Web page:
Remember when life was measured in 2MB floppy disks? That all feels so ridiculous now using something ten times bigger than a flash drive to transfer a thousand times less information. But theres also something sad about the life cycle of technology. And for London artist Nick Gentry, who was born around the same time the floppy disk became ubiquitous for personal use the early 80s the 3.5-inch pieces of plastic are symbolic of the harsh world of obsolescence. The Central Saint Martins graduate paints somber, Generation X portraits on canvases made from floppy disks, whose metal hub serves as the subjects startlingly dilated eye. Adding to his haunting renderings are the handwritten labels on the disks and the way the disks original blue, black, or gray color contributes to the composite form. His first U.S. solo show opens at the Robert Fontaine Gallery this Thursday with a reception and will be on display through September 2.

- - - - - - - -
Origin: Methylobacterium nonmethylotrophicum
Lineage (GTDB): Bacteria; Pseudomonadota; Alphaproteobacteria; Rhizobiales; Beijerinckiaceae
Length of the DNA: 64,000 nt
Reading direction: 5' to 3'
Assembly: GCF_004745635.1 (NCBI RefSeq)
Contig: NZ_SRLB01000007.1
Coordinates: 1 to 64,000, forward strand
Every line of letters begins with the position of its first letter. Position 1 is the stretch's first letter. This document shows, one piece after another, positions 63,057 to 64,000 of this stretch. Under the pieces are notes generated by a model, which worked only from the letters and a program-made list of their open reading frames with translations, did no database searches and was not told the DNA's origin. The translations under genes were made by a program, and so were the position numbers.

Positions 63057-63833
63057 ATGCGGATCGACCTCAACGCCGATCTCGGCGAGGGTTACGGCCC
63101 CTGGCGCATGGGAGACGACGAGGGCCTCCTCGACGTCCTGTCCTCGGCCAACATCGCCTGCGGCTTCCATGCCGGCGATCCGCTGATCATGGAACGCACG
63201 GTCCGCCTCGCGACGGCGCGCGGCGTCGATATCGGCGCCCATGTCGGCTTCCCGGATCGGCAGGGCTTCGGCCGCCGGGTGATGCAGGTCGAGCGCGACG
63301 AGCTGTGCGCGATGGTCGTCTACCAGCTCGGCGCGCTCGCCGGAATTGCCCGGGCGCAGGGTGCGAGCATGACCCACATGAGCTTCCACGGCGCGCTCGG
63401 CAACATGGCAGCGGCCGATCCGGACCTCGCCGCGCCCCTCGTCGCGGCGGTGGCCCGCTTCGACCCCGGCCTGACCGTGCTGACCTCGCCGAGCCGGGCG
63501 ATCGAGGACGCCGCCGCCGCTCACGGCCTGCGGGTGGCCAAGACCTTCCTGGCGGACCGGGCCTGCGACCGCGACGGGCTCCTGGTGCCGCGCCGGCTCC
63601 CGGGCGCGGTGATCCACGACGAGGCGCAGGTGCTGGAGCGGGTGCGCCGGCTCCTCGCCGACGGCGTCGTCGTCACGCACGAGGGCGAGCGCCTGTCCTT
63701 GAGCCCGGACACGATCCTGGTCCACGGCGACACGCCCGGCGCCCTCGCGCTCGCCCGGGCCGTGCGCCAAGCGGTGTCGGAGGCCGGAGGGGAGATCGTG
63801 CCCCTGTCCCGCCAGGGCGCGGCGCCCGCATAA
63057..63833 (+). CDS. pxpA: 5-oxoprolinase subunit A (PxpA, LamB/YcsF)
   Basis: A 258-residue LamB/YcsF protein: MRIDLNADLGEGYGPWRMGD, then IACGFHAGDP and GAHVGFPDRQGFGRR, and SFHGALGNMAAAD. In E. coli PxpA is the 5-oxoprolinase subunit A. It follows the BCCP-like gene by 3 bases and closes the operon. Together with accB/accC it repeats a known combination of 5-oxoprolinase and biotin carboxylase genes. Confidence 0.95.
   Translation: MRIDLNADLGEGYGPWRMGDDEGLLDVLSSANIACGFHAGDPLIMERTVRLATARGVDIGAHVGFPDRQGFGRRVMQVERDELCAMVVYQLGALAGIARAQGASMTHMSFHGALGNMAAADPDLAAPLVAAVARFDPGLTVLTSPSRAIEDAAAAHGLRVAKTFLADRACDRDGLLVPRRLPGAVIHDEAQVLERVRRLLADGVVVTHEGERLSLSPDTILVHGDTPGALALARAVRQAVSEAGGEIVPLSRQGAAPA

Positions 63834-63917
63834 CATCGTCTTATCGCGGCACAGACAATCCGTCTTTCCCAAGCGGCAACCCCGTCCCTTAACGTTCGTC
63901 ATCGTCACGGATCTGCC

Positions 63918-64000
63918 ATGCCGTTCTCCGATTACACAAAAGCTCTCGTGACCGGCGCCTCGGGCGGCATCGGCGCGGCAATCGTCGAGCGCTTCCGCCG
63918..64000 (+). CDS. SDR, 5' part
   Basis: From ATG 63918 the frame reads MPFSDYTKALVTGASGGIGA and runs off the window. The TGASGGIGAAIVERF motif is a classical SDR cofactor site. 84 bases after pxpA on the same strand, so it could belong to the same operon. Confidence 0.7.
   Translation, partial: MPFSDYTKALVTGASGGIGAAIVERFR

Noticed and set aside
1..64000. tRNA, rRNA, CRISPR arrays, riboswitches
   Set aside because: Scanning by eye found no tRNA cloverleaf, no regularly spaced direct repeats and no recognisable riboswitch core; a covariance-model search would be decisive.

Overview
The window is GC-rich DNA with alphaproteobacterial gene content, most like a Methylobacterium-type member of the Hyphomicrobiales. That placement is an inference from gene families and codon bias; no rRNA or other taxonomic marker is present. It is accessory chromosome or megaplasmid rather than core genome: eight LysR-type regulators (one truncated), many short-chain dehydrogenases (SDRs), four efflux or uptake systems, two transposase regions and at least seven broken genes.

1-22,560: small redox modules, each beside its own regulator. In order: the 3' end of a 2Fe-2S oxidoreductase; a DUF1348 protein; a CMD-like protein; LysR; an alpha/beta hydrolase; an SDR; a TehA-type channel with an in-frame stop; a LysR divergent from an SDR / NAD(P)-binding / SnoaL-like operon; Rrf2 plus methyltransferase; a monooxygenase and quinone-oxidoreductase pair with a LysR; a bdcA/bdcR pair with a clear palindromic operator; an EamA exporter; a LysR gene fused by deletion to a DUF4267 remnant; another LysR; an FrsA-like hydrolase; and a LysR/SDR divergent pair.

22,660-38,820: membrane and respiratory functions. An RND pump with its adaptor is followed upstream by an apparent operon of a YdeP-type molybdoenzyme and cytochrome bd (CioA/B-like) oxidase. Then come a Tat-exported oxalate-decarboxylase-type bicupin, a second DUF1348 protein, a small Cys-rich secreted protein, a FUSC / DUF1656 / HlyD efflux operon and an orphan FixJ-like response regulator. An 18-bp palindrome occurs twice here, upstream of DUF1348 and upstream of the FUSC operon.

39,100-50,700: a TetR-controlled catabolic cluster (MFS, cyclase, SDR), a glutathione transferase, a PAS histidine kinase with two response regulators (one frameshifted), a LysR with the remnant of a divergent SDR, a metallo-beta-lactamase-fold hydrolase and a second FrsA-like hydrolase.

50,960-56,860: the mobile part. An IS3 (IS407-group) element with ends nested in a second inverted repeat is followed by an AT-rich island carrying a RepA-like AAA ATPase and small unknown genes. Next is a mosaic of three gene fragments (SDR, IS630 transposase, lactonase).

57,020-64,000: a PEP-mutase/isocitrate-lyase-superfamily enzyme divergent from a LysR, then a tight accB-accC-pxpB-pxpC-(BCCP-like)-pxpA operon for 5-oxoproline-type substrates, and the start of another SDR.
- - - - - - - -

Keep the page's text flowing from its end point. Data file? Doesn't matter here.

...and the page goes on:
Thu., Aug. 25, 7 p.m., 2011
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